The Minnesota Vikings were about to take the lead in the waning seconds of a defensive grinder in the bitter cold, lining up for a 27-yard field goal — shorter than an extra point — that almost certainly would have delivered them a win. But kicker Blair Walsh, who had made all three of his field-goal tries in the game to that point, botched the kick. TV replays showed that for the second try of the game, the ball’s laces were facing toward the kicker, held by Jeff Locke, which is a no-no.
The first one earlier in the game didn’t hurt. This one did, and the Seahawks escaped with an improbable 10-9 victory. Walsh had been 33 of 34 in his career on tries shorter than 30 yards prior to this kick.
The game turned in a little less than two minutes in the fourth quarter after the Vikings had dominated most of the game and were sitting on a 9-0 lead. Seahawks quarterback Russell Wilson, who had played relatively poorly to that point, made a heroic recovery of a bad snap and hit receiver Tyler Lockett for a 35-yard gain that set up the only touchdown of the game.
On the ensuing possession, Vikings running back Adrian Peterson fumbled, giving the ball back to the Seahawks, who took the lead midway through the fourth quarter on a Steven Hauschka field goal that would provide the winning margin.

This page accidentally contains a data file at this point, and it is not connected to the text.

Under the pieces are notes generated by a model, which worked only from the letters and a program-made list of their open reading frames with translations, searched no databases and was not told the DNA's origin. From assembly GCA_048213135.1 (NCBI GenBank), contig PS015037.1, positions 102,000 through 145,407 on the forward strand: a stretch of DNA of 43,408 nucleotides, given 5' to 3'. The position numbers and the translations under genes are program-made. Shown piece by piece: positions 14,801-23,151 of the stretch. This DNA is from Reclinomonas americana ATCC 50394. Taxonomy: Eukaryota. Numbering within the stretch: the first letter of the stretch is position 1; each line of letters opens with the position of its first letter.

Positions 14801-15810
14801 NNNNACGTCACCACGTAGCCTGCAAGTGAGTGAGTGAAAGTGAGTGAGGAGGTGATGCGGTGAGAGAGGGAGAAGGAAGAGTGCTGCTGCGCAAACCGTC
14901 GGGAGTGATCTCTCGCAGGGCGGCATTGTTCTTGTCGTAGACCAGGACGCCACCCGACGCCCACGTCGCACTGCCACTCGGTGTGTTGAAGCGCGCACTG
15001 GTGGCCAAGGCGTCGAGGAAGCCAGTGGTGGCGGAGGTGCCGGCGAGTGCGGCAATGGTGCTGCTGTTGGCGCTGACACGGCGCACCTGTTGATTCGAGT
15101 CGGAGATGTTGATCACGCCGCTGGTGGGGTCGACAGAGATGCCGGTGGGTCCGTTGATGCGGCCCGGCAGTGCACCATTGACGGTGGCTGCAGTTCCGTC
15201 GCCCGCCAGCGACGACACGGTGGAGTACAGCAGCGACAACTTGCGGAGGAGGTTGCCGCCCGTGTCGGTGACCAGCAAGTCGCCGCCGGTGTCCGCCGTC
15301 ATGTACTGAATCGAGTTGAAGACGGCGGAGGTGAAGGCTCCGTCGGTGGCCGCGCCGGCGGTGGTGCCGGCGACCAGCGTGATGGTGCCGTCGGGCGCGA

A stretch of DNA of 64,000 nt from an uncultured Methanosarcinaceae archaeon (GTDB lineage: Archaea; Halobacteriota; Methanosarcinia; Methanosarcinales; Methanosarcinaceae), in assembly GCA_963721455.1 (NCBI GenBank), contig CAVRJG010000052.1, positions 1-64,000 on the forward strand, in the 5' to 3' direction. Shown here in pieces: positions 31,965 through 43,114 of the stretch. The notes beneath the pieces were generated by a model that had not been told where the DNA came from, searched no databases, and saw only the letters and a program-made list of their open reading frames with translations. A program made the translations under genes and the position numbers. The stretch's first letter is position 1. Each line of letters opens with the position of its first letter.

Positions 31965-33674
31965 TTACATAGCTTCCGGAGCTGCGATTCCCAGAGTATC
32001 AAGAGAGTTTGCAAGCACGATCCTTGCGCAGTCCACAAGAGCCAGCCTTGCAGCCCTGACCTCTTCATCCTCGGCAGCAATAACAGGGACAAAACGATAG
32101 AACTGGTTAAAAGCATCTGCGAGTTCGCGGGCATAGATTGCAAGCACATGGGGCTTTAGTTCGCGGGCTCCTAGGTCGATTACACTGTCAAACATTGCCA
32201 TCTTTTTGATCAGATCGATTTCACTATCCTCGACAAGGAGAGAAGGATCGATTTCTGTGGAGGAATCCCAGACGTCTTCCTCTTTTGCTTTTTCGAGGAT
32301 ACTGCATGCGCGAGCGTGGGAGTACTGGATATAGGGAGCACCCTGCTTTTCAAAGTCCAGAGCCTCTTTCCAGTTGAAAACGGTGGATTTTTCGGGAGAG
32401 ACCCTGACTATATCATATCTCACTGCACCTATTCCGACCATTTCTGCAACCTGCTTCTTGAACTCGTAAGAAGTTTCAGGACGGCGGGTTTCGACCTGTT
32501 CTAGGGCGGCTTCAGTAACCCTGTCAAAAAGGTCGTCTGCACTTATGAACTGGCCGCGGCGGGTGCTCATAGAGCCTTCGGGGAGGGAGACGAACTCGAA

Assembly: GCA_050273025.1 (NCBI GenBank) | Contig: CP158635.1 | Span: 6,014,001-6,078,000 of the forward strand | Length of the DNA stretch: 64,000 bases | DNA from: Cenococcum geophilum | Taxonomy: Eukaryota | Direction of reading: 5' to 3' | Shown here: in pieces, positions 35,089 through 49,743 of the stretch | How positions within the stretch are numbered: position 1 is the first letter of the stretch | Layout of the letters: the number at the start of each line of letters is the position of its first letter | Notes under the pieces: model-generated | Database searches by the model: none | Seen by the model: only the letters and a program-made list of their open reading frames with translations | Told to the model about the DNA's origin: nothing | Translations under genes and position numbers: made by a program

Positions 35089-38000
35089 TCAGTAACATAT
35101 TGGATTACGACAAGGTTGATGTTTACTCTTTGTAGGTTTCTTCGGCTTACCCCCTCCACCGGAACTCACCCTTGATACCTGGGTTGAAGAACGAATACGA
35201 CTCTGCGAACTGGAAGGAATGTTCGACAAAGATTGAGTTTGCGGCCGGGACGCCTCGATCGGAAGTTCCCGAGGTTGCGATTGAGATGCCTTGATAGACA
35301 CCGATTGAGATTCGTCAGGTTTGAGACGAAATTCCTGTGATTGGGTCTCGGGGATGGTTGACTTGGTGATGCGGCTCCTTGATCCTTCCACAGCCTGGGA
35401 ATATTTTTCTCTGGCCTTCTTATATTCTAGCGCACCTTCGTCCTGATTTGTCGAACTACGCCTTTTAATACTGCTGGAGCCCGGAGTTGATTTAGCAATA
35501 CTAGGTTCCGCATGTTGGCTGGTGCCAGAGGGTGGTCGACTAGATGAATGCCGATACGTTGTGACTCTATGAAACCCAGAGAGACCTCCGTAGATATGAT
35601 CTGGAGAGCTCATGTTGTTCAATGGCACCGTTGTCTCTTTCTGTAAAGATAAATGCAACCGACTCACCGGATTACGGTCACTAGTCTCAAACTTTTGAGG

That didn’t look to be the case when the Vikings took over in the final 102 seconds, driving from their own 19-yard line to the Seahawks’ 9. But then Walsh badly missed to the left on the poorly held kick, and the Seahawks advanced. They’ll face the Carolina Panthers, a team they lost to earlier this season in the final minute, in the divisional round of the playoffs next Sunday.
It was the Seahawks’ third bizarre and thrilling playoff game in a row. The Seahawks rallied from 16 points down in the fourth quarter to beat the Green Bay Packers in overtime in the NFC title game last season. They blew a 10-point fourth-quarter lead in the Super Bowl loss as Butler picked off Wilson at the goal line in the final minute. And now this.
Yes, the game was cold — historically so — and it did appear to have an effect on the contest. At minus-6 degrees and 25-below for the wind chill, it registered as the coldest game in Vikings history — a record that might stand a long time in Minnesota, anyway — and the third-coldest in NFL history behind the Ice Bowl in 1967 and the Freezer Bowl in 1982.